In February 2017, fresh off winning a GRAMMY with Kendrick Lamar for To Pimp a Butterfly standout "These Walls," hip hop's go-to bassist, Thundercat, released the lead single from his third studio album, Drunk. The veteran musician could have featured any number of big-name rappers or singers on this pivotal release. Instead, he turned to two middle-aged crooners: Kenny Loggins and Michael McDonald.
Despite the shared initials, Kenny Loggins and Kendrick Lamar have little in common. Loggins is best known for the song "Danger Zone" from the Top Gun soundtrack, which itself is best known to many as the basis for a running joke in Archer. Michael McDonald shares his initials with several rappers, too. But unlike Meek Mill, Method Man or Marshall Mathers, McDonald is best known as a former member of the Doobie Brothers and hater of hip-hop sampling. Both artists were key figures in the late-'70s/early-'80s world of yacht rock.
At first glance, hip-hop and yacht rock have little in common, but the trio’s resulting single, "Show You the Way," was sublime. The ‘Cat’s signature wobbling basslines and smooth vocals are perfectly complemented by Loggins’ Bee Gees-esque falsetto and McDonald’s gruff baritone. If you were unfamiliar with the record's release date, the song could very well have been a lost yacht rock classic.
"Show You the Way" was not the first time someone from the hip-hop hemisphere expressed admiration for the yacht rock stars of yore. Far from it. This was just the latest example of hip-hop’s longtime love affair with yacht rock—a love affair that, though it gets little attention, dates back to the beginning of the genre.
Yacht Rock Sets Sail
Summer 1979, San Francisco's Bay Area. Young dudes with short beards and long hair are crafting a sound. It's a sound built on smooth basslines, vocal harmonies, pop hooks and sax solos. They don't know it yet, but decades later that sound will be christened "yacht rock" and it'll go on to inspire some of hip-hop's greatest artists.
It's a genre with pretty loose requirements, but most yacht rock music relies on a combination of a traditional rock band playing at mid volume, often with keyboards at the forefront of the mix. It’s always catchy and, most importantly, smooth. The genre was actually only named in 2005 at the debut of JD Ryznar’s Yacht Rock web series, which aired on Channel 101 for 12 short-but-enjoyable episodes. The series parodied the late-'70s/early-'80s soft rock artists—including Loggins, McDonald, Steely Dan, Toto, Hall & Oates, and Christopher Cross—and created a fictional mythology for the origins of many of their biggest hits.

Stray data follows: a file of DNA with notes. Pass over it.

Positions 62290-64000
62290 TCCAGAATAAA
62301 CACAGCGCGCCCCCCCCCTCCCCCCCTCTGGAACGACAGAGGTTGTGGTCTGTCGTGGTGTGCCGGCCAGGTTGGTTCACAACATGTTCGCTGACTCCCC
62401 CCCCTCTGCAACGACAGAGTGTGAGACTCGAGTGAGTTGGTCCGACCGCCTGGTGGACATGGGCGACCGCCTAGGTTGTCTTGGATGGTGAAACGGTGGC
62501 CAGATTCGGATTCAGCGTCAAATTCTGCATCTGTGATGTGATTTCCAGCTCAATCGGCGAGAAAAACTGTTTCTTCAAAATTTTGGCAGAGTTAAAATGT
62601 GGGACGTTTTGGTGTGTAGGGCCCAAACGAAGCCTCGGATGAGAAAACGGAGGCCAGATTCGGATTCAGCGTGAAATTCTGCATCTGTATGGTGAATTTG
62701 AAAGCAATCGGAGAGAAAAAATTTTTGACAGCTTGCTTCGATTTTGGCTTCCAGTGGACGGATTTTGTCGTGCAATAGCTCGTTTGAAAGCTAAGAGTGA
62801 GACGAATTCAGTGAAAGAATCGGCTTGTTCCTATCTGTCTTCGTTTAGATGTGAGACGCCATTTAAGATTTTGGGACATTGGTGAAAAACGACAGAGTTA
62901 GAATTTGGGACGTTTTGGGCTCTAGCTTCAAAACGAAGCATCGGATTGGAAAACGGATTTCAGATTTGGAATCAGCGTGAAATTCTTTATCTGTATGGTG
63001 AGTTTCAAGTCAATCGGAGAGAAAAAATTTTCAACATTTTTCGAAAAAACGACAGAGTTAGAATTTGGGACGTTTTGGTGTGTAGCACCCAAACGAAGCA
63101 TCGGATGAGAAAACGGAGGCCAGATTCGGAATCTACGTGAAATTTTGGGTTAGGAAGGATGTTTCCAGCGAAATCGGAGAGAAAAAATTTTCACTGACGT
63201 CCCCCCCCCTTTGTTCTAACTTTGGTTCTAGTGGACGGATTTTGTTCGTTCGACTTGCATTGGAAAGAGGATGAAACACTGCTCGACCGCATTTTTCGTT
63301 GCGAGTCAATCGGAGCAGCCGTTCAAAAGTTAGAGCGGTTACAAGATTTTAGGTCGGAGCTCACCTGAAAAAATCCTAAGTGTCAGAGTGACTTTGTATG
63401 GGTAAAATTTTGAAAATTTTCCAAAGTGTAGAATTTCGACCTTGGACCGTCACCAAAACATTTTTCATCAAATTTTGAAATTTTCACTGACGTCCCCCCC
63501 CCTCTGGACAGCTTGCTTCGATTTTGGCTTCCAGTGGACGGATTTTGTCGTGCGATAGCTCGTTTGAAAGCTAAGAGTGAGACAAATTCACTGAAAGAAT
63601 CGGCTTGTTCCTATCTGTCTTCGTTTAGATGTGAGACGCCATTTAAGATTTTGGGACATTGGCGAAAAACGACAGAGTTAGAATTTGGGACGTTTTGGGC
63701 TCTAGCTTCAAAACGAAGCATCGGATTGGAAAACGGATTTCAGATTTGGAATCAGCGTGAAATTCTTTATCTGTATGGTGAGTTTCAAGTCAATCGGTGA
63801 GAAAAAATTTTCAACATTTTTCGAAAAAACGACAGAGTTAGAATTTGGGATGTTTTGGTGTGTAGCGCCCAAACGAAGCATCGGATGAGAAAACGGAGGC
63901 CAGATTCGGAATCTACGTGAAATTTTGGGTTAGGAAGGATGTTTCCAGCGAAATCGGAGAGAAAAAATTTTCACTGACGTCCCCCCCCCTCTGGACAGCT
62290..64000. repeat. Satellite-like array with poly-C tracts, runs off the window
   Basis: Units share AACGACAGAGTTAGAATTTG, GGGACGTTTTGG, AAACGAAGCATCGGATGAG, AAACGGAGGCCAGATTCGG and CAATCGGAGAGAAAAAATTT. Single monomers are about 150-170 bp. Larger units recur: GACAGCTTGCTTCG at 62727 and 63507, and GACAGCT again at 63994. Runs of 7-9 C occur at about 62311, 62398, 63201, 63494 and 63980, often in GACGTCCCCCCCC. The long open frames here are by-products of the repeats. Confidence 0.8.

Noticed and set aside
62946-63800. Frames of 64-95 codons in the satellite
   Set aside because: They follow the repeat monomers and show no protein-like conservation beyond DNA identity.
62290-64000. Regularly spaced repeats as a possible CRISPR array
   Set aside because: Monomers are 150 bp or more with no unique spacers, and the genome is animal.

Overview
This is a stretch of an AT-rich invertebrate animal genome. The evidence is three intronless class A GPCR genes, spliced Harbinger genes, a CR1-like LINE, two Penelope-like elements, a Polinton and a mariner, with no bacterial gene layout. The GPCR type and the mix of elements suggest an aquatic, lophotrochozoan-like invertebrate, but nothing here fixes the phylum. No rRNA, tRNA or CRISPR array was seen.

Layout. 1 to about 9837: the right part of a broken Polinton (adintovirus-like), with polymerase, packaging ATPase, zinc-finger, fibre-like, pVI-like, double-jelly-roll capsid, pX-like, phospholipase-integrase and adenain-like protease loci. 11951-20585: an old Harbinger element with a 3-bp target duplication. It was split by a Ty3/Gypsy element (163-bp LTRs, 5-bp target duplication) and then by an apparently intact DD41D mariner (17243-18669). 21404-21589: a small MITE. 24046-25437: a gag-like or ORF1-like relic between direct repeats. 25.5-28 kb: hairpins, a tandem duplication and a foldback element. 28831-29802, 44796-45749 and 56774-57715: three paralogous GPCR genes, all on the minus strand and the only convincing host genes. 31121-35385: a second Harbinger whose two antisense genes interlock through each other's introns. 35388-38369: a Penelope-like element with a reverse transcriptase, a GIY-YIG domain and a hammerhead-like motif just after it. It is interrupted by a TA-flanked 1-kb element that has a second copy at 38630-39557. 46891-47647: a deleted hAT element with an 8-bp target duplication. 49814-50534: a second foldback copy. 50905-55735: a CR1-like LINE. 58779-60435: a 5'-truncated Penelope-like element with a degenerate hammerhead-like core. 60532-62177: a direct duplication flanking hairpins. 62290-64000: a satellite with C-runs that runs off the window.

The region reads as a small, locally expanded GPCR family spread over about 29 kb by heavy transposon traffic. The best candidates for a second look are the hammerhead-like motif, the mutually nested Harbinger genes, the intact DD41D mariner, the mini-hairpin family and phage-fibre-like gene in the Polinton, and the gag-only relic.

At the heart of the Yacht Rock series and genre is the preppiness of its key artists. All of them at least behave like they own or spend a lot of time on yachts. Hence the name. One typical episode sees Michael McDonald heartbroken when Kenny Loggins abandons "smooth music" to make the hard-rockin' theme for the Bill Murray/Chevy Chase/animatronic gopher vehicle Caddyshack.
It’s another episode, however, that connects the dots between the preppiest of genres and nascent hip-hop. Yacht Rock Episode 7: ‘I Keep Forgettin’ (NSFW for the first 18 seconds) skips ahead in time to tell the story of a young Warren G, who was struggling to impress his cousin Dr. Dre with a hard-edged, N.W.A-style rap track. Unfortunately, it doesn’t work, and Dre sends him away to find himself. In the process, he finds an old, disheveled Michael McDonald and, together, they team up to create "Regulate," which samples McDonald’s 1982 hit "I Keep Forgettin’." Dre loves his cousin’s smooth new direction, and history is made.
Yacht Rock Samples in Hip-Hop: An Incomplete History